This week’s news about Microsoft’s plan to add ChatGPT-like capabilities to its search engine Bing has sent its companion mobile app into the App Store’s Top Charts as of Wednesday. On the U.S. App Store, the Bing app has surged to the No. 12 spot among all free iPhone apps, while Microsoft’s Edge browser is now the No. 3 Utility app. Globally, the Bing app has seen a 10x increase in new downloads, according to preliminary estimates from app intelligence firm data.ai.
The movement indicates there’s sizable consumer demand for these new AI experiences, and users are even potentially willing to try new search engines and other browsers in order to gain access.
On Tuesday, Microsoft first showed off the new Bing.com that included the highly anticipated integration of a new, next-generation OpenAI large language model. The update adds a ChatGPT-like experience within the search engine itself, allowing users to converse with an AI chatbot for help with more complex queries and to aid in select content creation tasks — like writing a LinkedIn post. Microsoft also demonstrated a new version of its Edge web browser with the same AI features built into the sidebar for easy access.
But while the new version Bing has now technically launched, it’s still in a limited preview for the time being.
Users who want to try out the new AI features have to first join a waitlist. Microsoft said that “millions” of users will be invited from the waitlist over the next few weeks.
In the meantime, the company cleverly introduced a way to move up its waitlist. On a landing page, Microsoft suggests that users can gain quicker access to the new Bing if they complete a couple of additional steps. This includes setting Microsoft’s search as the default on their PC and scanning a QR code to install the Microsoft Bing App on their smartphone.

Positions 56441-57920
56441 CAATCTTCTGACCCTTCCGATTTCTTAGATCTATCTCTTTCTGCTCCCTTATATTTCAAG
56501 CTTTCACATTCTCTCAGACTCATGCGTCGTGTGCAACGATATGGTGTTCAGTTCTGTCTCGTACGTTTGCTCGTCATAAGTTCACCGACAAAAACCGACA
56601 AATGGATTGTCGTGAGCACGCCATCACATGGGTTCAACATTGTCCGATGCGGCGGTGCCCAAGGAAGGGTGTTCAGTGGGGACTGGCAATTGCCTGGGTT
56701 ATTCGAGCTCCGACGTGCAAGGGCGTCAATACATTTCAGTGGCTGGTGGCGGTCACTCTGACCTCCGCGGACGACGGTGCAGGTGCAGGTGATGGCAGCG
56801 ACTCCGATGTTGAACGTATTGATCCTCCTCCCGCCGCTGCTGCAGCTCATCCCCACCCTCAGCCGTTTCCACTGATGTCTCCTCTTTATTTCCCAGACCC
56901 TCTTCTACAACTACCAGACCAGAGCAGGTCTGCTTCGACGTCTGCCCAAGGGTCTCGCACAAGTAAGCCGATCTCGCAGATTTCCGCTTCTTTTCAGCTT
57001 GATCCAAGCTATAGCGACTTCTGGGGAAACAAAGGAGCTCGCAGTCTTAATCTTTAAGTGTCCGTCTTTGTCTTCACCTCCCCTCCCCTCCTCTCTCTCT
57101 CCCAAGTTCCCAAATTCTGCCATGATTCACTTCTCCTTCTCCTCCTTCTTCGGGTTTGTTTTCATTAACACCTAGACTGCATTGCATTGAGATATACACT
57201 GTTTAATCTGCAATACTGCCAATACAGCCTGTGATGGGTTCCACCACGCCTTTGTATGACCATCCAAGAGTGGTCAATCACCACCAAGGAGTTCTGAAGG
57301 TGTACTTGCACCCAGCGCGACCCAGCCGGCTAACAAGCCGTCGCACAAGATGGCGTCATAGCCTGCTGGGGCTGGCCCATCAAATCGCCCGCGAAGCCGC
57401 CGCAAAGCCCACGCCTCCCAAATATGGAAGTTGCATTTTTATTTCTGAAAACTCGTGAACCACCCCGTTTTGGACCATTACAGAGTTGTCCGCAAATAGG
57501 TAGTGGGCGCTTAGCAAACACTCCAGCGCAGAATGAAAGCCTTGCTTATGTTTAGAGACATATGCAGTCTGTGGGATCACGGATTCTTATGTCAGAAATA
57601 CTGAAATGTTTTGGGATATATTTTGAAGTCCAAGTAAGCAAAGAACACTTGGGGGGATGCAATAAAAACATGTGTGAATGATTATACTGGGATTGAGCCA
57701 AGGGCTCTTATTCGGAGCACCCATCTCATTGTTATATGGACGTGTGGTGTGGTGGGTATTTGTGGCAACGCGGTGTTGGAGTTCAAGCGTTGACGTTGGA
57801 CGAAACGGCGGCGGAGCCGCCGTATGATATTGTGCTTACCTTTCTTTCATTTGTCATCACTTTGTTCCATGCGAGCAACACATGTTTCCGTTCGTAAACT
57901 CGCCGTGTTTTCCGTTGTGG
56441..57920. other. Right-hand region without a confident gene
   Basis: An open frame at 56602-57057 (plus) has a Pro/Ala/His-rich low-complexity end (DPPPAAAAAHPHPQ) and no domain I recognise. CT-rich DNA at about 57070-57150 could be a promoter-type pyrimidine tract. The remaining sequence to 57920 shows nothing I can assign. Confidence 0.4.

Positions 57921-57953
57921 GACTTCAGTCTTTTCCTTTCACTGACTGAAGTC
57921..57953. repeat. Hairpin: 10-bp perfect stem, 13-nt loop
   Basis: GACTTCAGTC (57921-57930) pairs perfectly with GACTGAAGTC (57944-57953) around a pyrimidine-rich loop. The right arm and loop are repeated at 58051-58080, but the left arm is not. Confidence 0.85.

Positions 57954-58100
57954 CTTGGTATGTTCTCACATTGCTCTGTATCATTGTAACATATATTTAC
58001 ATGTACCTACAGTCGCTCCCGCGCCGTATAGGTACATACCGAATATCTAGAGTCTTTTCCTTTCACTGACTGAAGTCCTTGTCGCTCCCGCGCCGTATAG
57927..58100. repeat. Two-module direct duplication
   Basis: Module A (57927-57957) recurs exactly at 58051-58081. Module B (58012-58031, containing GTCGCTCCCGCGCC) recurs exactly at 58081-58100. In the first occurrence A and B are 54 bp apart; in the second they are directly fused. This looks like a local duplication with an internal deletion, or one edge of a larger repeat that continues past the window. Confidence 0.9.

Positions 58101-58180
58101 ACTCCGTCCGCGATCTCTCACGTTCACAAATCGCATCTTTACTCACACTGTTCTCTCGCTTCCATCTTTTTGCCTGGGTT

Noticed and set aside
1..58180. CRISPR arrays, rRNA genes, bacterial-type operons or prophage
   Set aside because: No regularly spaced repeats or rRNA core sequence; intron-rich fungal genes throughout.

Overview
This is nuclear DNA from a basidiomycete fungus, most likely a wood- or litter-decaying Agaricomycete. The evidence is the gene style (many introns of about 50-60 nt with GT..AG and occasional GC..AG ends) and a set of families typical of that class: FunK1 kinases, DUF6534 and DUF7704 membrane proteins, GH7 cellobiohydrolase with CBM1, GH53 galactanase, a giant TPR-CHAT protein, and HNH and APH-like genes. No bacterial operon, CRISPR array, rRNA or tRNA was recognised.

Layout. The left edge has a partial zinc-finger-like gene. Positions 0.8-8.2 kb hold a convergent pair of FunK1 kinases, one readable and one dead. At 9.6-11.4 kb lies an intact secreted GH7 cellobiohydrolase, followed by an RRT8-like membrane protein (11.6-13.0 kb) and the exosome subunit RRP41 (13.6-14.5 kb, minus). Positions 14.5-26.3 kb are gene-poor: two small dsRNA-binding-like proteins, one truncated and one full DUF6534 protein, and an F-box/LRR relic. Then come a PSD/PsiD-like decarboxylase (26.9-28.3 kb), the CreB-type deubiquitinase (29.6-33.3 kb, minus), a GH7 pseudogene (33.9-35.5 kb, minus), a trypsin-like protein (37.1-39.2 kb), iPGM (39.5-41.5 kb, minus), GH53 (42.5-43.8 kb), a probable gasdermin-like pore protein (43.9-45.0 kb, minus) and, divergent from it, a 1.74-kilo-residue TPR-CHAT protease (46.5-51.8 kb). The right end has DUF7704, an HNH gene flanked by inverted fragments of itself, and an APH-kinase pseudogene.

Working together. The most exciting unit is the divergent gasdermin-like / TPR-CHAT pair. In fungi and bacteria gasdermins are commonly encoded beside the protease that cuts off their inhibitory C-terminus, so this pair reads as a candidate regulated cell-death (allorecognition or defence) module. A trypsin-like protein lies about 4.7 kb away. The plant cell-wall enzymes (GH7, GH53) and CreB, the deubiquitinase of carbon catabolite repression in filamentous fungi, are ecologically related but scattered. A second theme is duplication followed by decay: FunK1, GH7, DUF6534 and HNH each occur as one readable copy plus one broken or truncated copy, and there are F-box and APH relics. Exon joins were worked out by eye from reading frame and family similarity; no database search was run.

The latter has clearly inspired the app’s rapid climb up the App Store’s charts — and it’s been a dramatic rise, at that.
Ahead of Microsoft’s AI news, Bing was not a popular app by any stretch. As of last week, for example, the app was ranked No. 160 on the U.S. App Store’s Productivity apps chart — in other words, practically invisible. It wasn’t ranked on the U.S. App Store’s Top Overall Charts at all. In less than a week’s time, it’s nearing the top 10 in the U.S. as is the No. 2 Productivity app, as of the time of writing.
If the consumer demand wasn’t there, Bing’s app wouldn’t have moved this significantly, despite Microsoft’s push to download it.
Of course, it’s worth pointing out that the App Store’s charts are susceptible to being manipulated by a rush of new downloads in a compressed period of time — which is why TikTok marketing that makes apps “go viral” has become so effective. Still, the Bing app’s movement is an interesting signal that demonstrates the demand for AI as well as the potential threat to Google.
Google is already paying Apple billions per year to be the default search engine in Safari. But if a large number of consumers move to another web search app like Bing or Edge in order to try out the new AI capabilities, Google could lose market share on one of the largest platforms consumers use to browse the web.
It’s possible, too, that some portion of the Bing app’s new users believe they’ll have access to the AI features from the mobile app. To be clear, that’s not yet the case as of yet. And though the app was recently updated, Microsoft makes no promises about using AI from this native iOS experience in Bing’s App Store description.
In addition to downloading Bing, as prompted by Microsoft’s website, some users may have downloaded Microsoft’s Edge browser on their iPhone, as well. While the Edge app hasn’t moved up the charts as quickly as Bing, it’s now No. 3 on the U.S. App Store’s Top Charts for Utilities, a slight bump from the No. 7 position it held Monday.
More specific figures around the total new installs may become available in the weeks ahead. If that’s the case, we’ll update with those numbers.